A lifelong interest in botany began during Morley's childhood spent partly on an estate in Kent, where his grandfather was a gardener. He studied at Beckenham School of Art alongside David Inshaw and developed an interest in Sir Peter Blake and the Brotherhood of Ruralists. This group revered the beauty of the countryside and took inspiration from a wide range of artists. Morley chose to develop his infatuation with the countryside in East Anglia, whilst the rest of group favoured the West Country. He and his wife, painter Diana Howard, settled in an isolated retreat near Beccles in Suffolk.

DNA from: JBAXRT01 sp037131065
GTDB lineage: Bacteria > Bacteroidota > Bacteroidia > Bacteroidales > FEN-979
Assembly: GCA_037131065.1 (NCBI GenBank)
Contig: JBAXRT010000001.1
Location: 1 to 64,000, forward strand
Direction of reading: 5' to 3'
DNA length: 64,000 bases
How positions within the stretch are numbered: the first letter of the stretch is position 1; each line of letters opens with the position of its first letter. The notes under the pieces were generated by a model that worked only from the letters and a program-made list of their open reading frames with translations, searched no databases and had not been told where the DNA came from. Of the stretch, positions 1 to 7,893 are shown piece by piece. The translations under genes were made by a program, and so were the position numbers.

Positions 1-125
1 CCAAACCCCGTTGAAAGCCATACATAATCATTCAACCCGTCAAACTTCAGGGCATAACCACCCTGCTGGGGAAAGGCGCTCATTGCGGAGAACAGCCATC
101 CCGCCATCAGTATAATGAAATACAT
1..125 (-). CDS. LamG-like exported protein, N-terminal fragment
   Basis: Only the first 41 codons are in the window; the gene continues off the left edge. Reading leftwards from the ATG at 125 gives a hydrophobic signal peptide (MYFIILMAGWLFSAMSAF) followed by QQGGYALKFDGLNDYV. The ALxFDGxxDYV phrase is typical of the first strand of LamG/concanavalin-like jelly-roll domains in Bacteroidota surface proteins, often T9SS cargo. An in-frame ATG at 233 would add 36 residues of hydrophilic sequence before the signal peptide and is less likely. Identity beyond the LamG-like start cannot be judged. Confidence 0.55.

Morley chiefly took inspiration from his own garden, which was a walled haven away from the disturbances of life. He took great care and used almost mathematical precision when drawing and arranging a scene on his canvas. Many of his rare plants are from the collections of Cedric Morris, John Nash and John Aldridge.
He has exhibited frequently at the Royal Academy Summer Exhibition and at The Piccadilly Gallery, London.